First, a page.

Time Out says
This clever, feel-good show makes us wonder how this is Pax Assadi’s first time at MICF
Pax Assadi’s family must be either willing or unknowing sacrificial lambs because absolutely no one gets a pass in his show. But even though he pokes fun at his father, mother, wife, children and hirsute, gold chain-wearing grandfather (insult the chains at your own peril), Assadi’s particular style of comedy is more heart-warming than soul-destroying.
Assadi is the son of refugees who immigrated to New Zealand before he was born. But even if his background is dissimilar to your own the beauty of Assadi’s comedy is in subtly (and sometimes not so subtly) pointing out that we all have much more in common than we have apart. Much of Raised by Refugees presents like an interpretation of Gerald Durrell’s My Family and Other Animals – from getting too invested in roleplay characters to his three year-old wishing she was, specifically, a Chinese man.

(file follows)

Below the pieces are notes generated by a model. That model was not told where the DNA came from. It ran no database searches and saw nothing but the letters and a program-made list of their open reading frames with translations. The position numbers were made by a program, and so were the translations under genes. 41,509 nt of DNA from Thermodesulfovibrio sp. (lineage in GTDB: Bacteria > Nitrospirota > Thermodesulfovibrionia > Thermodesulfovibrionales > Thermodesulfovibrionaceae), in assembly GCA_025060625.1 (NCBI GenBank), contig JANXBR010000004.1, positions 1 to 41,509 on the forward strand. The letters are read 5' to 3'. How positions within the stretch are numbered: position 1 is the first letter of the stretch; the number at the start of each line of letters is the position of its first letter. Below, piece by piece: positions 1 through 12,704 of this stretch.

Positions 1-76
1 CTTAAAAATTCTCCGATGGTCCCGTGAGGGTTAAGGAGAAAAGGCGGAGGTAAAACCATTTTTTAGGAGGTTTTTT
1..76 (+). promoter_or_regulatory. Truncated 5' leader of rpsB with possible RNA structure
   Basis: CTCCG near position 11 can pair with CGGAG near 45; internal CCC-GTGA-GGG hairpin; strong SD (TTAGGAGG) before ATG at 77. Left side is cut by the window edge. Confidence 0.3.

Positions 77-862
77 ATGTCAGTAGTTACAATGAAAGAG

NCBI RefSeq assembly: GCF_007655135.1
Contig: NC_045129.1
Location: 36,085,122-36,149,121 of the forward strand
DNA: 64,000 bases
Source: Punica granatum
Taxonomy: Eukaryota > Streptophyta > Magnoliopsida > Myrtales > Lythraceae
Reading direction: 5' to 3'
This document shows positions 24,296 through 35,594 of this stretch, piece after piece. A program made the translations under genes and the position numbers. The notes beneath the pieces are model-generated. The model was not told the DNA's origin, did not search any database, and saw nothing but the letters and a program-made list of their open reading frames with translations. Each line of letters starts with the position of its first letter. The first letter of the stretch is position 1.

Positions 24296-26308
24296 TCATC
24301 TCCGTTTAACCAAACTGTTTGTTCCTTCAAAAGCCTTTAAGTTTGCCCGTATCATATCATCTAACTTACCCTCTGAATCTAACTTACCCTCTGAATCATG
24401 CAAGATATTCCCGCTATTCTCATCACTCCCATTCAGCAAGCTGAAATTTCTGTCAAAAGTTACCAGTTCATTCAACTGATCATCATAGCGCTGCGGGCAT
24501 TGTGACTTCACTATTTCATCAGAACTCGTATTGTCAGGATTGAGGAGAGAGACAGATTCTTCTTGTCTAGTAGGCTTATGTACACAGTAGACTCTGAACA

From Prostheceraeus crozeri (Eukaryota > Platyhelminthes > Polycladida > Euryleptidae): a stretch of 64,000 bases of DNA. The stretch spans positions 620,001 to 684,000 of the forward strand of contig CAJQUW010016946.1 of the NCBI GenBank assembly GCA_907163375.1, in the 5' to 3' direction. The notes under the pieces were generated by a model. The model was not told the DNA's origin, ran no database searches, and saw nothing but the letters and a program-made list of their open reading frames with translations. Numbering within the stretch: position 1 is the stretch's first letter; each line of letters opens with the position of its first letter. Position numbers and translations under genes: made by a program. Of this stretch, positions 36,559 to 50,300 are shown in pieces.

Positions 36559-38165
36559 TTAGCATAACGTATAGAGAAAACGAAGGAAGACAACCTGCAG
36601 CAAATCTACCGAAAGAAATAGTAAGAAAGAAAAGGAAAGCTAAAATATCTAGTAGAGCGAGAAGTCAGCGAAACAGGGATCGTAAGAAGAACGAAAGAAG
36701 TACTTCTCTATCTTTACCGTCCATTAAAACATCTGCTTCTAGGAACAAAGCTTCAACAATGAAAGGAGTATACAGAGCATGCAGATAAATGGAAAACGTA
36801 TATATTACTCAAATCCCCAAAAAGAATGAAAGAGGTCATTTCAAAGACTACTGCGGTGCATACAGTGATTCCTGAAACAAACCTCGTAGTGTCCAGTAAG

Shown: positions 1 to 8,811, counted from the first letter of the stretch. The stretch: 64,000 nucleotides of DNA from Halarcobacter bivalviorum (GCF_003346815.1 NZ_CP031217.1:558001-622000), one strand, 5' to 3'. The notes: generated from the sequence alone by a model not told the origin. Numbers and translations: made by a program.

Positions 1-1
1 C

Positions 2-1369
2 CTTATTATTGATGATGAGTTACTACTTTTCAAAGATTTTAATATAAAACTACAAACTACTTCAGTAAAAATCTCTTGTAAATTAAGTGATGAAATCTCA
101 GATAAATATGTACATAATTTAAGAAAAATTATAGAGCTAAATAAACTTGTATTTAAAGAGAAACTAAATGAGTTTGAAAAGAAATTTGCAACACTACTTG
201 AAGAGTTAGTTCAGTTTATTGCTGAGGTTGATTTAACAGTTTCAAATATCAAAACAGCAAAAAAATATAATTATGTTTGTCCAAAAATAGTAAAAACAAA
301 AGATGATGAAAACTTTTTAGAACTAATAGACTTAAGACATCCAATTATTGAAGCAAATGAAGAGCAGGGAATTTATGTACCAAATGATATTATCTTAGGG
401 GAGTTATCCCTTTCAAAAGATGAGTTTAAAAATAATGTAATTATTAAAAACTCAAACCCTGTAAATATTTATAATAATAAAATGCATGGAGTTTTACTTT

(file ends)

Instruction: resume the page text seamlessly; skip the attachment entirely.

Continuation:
The show isn’t about race per se, but Assadi is able to cleverly poke at racial discrimination without losing laughs. When Assadi jokes about Middle Eastern men being emotional ("you've seen them on the news") it's a grinning jab at poor representation of people of colour in the mainstream media that actually segues into a sweet tale about his genuinely over emotional Dad, a phone call, and a street in Chicago, Illinois.
Raised by Refugees is a wholesome show with the majority of swearing stemming from stories about Assadi’s mother (who ironically was trying to teach him a lesson about not swearing – maybe it worked?).
Assadi paints a picture of life in suburban New Zealand, specifically what it’s like to live in South Auckland. It’s a tale of KFC and literal bitches with floor-length teats that climbs to one of the comic’s silliest jokes and reminds Australians that they should probably peek across the pond once in a while, lest they miss what New Zealand’s funny men and women are up to.